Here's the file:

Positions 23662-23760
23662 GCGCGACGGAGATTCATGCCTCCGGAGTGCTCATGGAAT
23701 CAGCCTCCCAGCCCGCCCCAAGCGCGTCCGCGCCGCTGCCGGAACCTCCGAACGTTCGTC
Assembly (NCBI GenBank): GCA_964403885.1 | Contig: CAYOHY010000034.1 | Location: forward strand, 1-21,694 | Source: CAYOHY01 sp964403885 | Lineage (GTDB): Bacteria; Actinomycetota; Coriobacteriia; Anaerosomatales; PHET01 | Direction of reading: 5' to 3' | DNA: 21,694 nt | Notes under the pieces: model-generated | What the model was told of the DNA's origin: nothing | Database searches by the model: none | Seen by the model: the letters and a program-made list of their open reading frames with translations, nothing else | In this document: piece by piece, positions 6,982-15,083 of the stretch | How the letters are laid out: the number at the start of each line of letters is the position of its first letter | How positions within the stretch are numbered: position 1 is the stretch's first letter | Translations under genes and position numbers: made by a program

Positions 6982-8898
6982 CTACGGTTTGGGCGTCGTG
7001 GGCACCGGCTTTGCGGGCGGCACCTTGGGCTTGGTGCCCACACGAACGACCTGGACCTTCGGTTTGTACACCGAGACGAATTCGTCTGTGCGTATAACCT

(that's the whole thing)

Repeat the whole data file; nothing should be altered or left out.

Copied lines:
Positions 23662-23760
23662 GCGCGACGGAGATTCATGCCTCCGGAGTGCTCATGGAAT
23701 CAGCCTCCCAGCCCGCCCCAAGCGCGTCCGCGCCGCTGCCGGAACCTCCGAACGTTCGTC
Assembly (NCBI GenBank): GCA_964403885.1 | Contig: CAYOHY010000034.1 | Location: forward strand, 1-21,694 | Source: CAYOHY01 sp964403885 | Lineage (GTDB): Bacteria; Actinomycetota; Coriobacteriia; Anaerosomatales; PHET01 | Direction of reading: 5' to 3' | DNA: 21,694 nt | Notes under the pieces: model-generated | What the model was told of the DNA's origin: nothing | Database searches by the model: none | Seen by the model: the letters and a program-made list of their open reading frames with translations, nothing else | In this document: piece by piece, positions 6,982-15,083 of the stretch | How the letters are laid out: the number at the start of each line of letters is the position of its first letter | How positions within the stretch are numbered: position 1 is the stretch's first letter | Translations under genes and position numbers: made by a program

Positions 6982-8898
6982 CTACGGTTTGGGCGTCGTG
7001 GGCACCGGCTTTGCGGGCGGCACCTTGGGCTTGGTGCCCACACGAACGACCTGGACCTTCGGTTTGTACACCGAGACGAATTCGTCTGTGCGTATAACCT